The fifth season of The Crown shows biographer Andrew Morton secretly collaborating with Princess Diana to tell her story. Since he was a consultant for the season, he verified that the show is rather authentic. But he also said real life was sometimes ”even spookier” than the Netflix hit conveyed.
Princess Diana secretly worked with a biographer to tell her painful story
In 1992, Morton released a book titled Diana: Her True Story using tapes the princess recorded. He worked with her longtime friend, James Colthurst, as an intermediary between them so she could help with the creation. Throughout the process, she detailed her painful private painful life as the wife and mother of future kings.
Notably, Morton consulted with The Crown for the fifth season. But he told Entertainment Tonight the process of acquiring the tapes was much more ”laborious” than the show depicted. He explained, “It wasn’t like that at all, in the sense that there are lots of gaps between interview sessions.”
What really happened, according to Morton, was Colthurst “would go to Kensington Palace with a list of [Morton’s] questions … and he would mic Diana up like this and then she would answer the questions and then they go have lunch.”
“Then it was my job to type it all up and ask follow-ups,” Morton added. “So it was a far more laborious process than the compressed scenes you see in The Crown.”
Royal biographer said keeping secrets with Princess Diana was ’even spookier’ than shown on ’The Crown’
Morton told Vanity Fair the reality of keeping Diana’s secrets felt more dangerous in real life. “Looking back,” he noted, “I think we had every right to be paranoid given what happened with [the leaked royal phone calls] Squidgygate and Camillagate.”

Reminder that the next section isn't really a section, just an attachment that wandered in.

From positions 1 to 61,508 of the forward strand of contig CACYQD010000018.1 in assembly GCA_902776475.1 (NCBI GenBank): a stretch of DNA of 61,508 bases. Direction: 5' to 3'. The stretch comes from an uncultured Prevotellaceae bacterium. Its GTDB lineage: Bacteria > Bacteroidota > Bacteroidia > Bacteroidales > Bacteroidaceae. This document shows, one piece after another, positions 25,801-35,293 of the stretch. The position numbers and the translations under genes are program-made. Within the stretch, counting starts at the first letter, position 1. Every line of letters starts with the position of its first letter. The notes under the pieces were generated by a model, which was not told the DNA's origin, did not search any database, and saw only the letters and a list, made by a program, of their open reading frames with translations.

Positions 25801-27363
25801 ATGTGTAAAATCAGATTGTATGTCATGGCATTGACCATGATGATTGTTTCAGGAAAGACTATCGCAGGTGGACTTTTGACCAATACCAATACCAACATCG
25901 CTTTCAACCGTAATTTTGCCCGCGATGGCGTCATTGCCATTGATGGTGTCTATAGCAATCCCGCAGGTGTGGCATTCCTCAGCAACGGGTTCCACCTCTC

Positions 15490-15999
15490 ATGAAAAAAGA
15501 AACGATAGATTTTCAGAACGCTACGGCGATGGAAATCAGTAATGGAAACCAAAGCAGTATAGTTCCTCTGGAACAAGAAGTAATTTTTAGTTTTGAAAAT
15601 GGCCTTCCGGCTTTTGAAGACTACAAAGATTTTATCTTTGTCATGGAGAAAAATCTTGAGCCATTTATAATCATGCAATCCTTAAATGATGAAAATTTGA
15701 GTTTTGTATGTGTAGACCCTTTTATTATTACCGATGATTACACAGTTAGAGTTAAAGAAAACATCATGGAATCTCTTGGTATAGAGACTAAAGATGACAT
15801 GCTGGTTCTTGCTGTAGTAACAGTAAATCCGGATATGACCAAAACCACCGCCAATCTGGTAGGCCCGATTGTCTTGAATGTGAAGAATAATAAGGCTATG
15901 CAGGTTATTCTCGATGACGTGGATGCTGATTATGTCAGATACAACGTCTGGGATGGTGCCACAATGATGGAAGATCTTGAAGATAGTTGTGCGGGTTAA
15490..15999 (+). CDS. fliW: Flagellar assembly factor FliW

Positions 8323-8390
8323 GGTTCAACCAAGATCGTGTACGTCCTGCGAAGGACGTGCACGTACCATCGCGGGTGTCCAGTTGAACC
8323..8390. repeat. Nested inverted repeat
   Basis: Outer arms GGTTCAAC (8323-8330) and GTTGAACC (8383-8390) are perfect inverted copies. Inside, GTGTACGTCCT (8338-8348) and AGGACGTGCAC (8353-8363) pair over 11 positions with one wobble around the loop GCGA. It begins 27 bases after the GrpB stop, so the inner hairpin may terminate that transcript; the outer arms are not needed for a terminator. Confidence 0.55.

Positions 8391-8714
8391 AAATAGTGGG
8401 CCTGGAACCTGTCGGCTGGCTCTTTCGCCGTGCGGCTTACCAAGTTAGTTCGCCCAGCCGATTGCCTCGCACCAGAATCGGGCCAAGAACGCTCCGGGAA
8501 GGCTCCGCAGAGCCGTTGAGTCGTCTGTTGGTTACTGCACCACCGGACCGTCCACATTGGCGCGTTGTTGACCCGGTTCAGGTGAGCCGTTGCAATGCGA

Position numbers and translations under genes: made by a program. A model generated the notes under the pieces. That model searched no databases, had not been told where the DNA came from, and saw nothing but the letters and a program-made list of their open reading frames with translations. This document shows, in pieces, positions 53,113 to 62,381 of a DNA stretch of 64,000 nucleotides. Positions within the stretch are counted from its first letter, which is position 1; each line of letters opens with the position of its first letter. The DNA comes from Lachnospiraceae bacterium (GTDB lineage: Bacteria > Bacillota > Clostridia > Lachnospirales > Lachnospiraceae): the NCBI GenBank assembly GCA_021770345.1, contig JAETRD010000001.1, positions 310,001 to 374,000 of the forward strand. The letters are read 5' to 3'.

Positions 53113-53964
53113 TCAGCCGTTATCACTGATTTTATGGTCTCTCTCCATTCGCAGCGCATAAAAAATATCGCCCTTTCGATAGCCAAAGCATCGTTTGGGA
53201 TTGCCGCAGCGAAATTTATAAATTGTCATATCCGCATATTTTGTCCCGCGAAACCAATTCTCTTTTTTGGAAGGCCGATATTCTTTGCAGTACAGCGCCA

According to Morton, things were occasionally “even spookier” than The Crown captured. “It was a time where you didn’t know if you were being followed, where you didn’t know if you were being watched. Diana was worried about her phones being tapped.”
“It was like the royal version of All the President’s Men,” he added, “where danger lurked in shadows.”
Morton also shared that recollection with ET, noting he “was looking for danger in the shadows.”
“I was looking for people following me,” he shared. “It was like a different world and I remember vividly going back home on the subway and standing well way back from the platform edge because I thought I could be followed and someone was trying to assassinate me.”
He also revealed, “My office was broken into. James was knocked off his bicycle. It was a genuinely unnerving time and when Diana had her room swept for bugs, she was totally justified in doing that.”
Andrew Morton said his famous Princess Diana tapes are in a safe place
When Morton was working with Diana, they went to great lengths to keep her involvement a secret. She even used a codename for him to avoid detection. And he kept her contribution confidential until after she died.
Currently, the tapes they made are in a safe and not accessible to the public, Morton told ET. “They are now a real historic record of her life and her time and that time in her life,” he shared. “And now that the BBC is has decided against ever showing Panorama again, we were left with the tapes and those memories that really illustrate the late Princess of Wales.”
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